Poundland appoints former Tesco boss as chairman

Poundland has delivered a major coup by appointing former Tesco finance director Andrew Higginson as its non-executive chairman, taking the business a step closer to a possible stock market listing.

The company, which has performed well during the economic downturn, could be worth up to £500m in an IPO.

However, sources close to the business have played down the prospect of any sale in the next few years.

Higginson had been tipped for the top job at Tesco after Sir Terry Leahy stepped down, but resigned shortly after he was overlooked for Philip Clarke.

It is thought that his appointment could lead to an IPO, with one source close to the company saying: “The business is not ready to be sold, but I think Andrew gives them the IPO option.”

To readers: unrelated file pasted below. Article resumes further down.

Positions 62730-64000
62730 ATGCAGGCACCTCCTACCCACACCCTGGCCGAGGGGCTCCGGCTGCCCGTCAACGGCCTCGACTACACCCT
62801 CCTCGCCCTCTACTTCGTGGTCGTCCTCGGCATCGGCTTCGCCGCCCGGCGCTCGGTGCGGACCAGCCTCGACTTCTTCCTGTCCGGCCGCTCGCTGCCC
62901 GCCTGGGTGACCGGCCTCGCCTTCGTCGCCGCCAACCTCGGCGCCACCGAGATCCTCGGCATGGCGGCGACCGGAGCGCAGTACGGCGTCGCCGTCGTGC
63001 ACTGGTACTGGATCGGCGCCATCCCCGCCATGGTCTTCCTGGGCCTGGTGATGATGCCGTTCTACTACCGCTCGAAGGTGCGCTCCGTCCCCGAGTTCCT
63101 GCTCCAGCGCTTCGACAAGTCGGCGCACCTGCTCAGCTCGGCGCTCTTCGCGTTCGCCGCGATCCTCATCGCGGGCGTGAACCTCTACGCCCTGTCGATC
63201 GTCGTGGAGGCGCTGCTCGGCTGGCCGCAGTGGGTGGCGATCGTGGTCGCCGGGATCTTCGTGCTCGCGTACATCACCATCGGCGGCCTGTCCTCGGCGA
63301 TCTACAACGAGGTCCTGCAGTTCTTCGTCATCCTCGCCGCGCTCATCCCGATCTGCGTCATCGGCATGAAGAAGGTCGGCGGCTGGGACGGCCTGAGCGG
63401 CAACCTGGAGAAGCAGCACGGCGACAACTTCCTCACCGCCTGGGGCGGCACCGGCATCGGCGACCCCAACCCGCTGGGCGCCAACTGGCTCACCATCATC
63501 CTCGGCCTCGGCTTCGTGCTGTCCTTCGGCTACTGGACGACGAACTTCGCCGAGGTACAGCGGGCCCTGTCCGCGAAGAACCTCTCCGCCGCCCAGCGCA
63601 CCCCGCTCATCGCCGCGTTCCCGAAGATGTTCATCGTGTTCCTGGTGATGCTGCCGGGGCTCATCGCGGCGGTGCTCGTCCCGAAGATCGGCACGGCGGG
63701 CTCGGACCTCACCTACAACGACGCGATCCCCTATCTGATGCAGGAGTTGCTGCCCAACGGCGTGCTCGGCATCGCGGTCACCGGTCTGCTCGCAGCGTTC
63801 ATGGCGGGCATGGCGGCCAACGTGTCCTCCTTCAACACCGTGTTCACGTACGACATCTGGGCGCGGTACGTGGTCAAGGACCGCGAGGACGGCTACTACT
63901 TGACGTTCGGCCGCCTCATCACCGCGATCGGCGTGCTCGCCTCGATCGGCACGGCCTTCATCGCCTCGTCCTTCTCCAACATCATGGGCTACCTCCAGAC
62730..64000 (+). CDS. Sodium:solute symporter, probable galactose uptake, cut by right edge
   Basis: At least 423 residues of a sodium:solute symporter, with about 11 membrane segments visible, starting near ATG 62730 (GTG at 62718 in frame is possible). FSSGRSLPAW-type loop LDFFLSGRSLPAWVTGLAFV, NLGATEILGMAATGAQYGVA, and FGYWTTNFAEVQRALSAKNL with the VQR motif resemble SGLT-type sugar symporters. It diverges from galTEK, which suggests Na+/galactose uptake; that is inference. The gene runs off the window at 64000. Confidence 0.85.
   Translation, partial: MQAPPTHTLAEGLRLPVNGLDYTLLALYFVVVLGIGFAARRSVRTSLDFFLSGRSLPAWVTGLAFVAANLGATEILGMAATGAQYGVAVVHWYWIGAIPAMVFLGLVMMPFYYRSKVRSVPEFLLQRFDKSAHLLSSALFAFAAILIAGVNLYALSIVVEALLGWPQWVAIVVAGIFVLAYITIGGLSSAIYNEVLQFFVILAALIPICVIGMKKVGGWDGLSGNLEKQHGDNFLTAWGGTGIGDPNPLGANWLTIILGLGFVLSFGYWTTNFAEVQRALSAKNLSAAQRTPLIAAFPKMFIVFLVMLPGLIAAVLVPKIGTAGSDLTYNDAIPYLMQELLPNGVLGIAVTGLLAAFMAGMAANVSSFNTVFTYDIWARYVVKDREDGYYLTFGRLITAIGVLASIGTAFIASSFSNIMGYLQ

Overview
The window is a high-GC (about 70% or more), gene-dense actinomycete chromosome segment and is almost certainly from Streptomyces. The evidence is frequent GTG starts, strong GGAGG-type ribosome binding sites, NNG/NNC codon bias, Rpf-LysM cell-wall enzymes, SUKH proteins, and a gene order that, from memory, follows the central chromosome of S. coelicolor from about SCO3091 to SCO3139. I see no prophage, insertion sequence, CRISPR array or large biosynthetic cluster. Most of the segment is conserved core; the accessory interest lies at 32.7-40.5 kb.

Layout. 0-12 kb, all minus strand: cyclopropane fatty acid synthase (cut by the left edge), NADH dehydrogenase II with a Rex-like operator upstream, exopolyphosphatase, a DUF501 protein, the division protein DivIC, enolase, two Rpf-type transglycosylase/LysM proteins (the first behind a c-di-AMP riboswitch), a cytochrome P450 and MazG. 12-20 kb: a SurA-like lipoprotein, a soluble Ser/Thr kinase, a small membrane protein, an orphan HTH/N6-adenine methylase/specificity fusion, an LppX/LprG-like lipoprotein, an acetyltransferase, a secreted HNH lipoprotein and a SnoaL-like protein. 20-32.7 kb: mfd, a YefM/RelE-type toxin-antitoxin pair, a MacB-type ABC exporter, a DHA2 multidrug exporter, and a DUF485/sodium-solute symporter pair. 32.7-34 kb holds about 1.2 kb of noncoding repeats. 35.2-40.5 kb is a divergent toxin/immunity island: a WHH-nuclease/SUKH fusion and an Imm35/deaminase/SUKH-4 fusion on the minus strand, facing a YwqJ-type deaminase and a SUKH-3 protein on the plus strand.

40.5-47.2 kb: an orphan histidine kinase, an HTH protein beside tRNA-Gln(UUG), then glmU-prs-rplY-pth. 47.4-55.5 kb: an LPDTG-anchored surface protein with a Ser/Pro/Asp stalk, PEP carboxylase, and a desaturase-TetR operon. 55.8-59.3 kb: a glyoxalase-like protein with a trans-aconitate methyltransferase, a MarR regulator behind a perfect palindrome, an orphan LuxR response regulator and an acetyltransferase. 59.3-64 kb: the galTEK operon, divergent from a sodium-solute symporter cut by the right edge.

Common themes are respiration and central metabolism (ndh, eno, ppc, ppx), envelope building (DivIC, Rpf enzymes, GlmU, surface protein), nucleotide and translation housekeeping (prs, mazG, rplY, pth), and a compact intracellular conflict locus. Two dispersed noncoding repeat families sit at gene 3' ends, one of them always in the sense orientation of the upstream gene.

Last night Higginson said: “I’m thrilled to bits. I’m trying to put together a portfolio after being named chairman of N Brown [the online fashion group] last week.”

He added: “My Tesco experience must count for something and hopefully I can bring that to Poundland.”

Retail analyst Clive Black at Shore Capital said: “Poundland has an enormous capacity to grow, and Andrew’s strategic insights and operational capacity will take it to the next level.”

Higginson is a highly respected City figure with significant contacts. He was part of Leahy’s team which turned around the fortunes of Tesco’s, increasing profits from £1bn to £3bn.

He was instrumental in Tesco buying RBS’s 50% stake in Tesco Personal Finance for £950m in 2008 and led its retailing services division, including Tesco Bank.

Poundland saw sales of £780m to April, up 21.6% on last year, with underlying profits of £40m, up 26.5%. The company plans to open 60 new stores next year.

It is owned by the private equity firm Warburg Pincus, which bought it two years ago from rival Advent for £200m. Advent paid its founders £50m in 2002.

Higginson replaces Colin Smith, the former head of Safeway supermarkets, who has been Poundland’s chairman for 10 years.

Story taken from Simon Neville’s report in The Guardian on Wednesday 11th July 2012.